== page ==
Along with Marshall’s physical talents, O’Connell head coach Joe Wootten said the point guard has a strong work ethic.

"I can’t remember a practice where he hasn’t worked his tail off," Wootten said. "… He enjoys passing the ball, which I think is something that any great point guard does --- they enjoy seeing someone else find success. … He’s a great kid off the court. He’s the type of kid you want to be around."

<b>Pass First Works for Kahlenberg<'b>

It’s early in Friday night’s game against Richard Montgomery (Rockville, Md.) when Whitman (Potomac, Md.) point guard Caroline Kahlenberg fires a cross-court pass to Susan Russell, who finishes with a transition layup. Later, Kahlenberg finds Clara Kelly cutting down the lane for a bucket and a 13-point lead. Finally, with the Vikings attempting to survive a Rockets comeback, Kahlenberg tosses an inbound pass to a streaking Russell, who scores and is fouled.

Kahlenberg, a three-year starter, has been a key part of Whitman’s 11-3 start. The left-handed floor general specializes in getting others involved, including eight assists in Friday’s win over Richard Montgomery and seven in Monday’s victory against Walter Johnson. While Russell carries much of the scoring load for Whitman, Kahlenberg distributes the ball and runs the offense.

Strong point guard play is critical to the success of any basketball team. While there are different ways to play the position, Kahlenberg’s pass-first approach suits the Vikings well.

"She came to us with a gift for passing and she’s very selfless as a person — team is the most important thing," head coach Pete Kenah said. "I think those are real important traits for a point guard. It seems in today’s game the scoring point guard is what’s so en vogue. She’s more like the throwback, the Bob Cousy, John Stockton [type of player]. … She’ll take shots when she needs to — I’d certainly like her to shoot more – but her nature is pass first."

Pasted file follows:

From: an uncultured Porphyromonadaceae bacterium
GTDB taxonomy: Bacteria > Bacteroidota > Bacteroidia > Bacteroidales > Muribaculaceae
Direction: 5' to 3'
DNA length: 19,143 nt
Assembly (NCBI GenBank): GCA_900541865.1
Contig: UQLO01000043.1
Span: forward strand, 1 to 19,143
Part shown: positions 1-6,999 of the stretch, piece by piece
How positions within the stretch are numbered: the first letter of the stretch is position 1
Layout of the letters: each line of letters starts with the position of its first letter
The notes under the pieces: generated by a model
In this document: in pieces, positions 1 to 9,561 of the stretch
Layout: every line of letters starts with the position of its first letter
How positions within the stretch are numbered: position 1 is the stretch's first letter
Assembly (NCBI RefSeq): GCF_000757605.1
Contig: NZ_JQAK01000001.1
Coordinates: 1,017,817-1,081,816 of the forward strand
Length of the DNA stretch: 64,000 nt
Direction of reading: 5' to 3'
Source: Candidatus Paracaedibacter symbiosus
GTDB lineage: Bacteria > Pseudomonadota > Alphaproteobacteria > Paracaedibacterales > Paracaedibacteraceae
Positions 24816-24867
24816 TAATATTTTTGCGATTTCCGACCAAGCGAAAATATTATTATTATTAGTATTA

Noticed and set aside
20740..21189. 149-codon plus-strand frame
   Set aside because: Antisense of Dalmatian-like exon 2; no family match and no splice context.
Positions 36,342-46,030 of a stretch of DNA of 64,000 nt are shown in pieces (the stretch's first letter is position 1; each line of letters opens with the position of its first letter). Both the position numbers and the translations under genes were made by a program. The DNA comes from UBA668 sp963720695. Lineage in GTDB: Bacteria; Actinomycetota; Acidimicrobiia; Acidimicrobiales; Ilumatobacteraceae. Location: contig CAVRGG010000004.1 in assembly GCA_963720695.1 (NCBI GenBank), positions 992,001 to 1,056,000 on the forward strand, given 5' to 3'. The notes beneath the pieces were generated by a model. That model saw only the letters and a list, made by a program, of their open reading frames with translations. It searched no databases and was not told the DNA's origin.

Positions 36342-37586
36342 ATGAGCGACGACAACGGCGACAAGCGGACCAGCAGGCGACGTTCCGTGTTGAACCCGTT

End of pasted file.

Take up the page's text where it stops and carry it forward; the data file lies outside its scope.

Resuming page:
Kahlenberg is in her fourth season with the varsity. She was a shooting guard her freshman season before taking over as the starting point guard her sophomore campaign. She played both positions for youth teams, but said she prefers running the point.

"I like to distribute the ball," she said. "I like to communicate with the coach. I like when other people make shots. … I definitely like to have the ball in my hand. Especially as a senior, I feel confident with it. I feel like I can get it to the open person."

Kahlenberg excels at both ends of the floor — she had seven steals Monday — and is a team captain. While Kenah would like No. 1 to be more aggressive at times from a scoring standpoint, the coach said he’s lucky to have such a leader. Kahlenberg has an impact in many facets of the game while spreading the offensive wealth to her teammates.

She is "just so cerebral," Kenah said. "She has an incredibly high basketball IQ. Not only that, but she’s a wonderful teammate. Teammates love playing for her. … I learned with Caroline, she is who she is. She’ll never be a 20-point-a-game scorer, but she really fills up the stat sheet. … I think as a coach you have to appreciate the player and not try to make them someone they’re not."

Kahlenberg said experience has her feeling more comfortable on the floor. She also said the closeness of the Vikings helps her succeed as well as enjoy her — and the team’s — achievements. Kahlenberg and Russell have strong chemistry on the court, are friends off of it and will play against one another at the college level next season. Kahlenberg will attend Middlebury College and Russell is headed to Bates College — both members of the New England Small College Athletic Conference.

"I’m definitely more confident dribbling, especially if they’re pressuring me," Kahlenberg said. "I would look to get the pressure off me as a sophomore but now I sort of enjoy going one-on-one against a person. I think I know more about the game now. As a sophomore, I looked more to Kenah to call the plays but now I like to discuss [situations]. … I think one of the big things about being point guard is having good players to pass to. For me it’s really important to have a really close team because then you feel good when you pass to someone and you feel good when they [score]. If someone is a huge ball hog or not nice off the court, it’s more difficult to be happy when you pass to them [for a] score, so it’s really good to have an off-the-court relationship with them as well."

<b>Carrying the Scoring Load</b>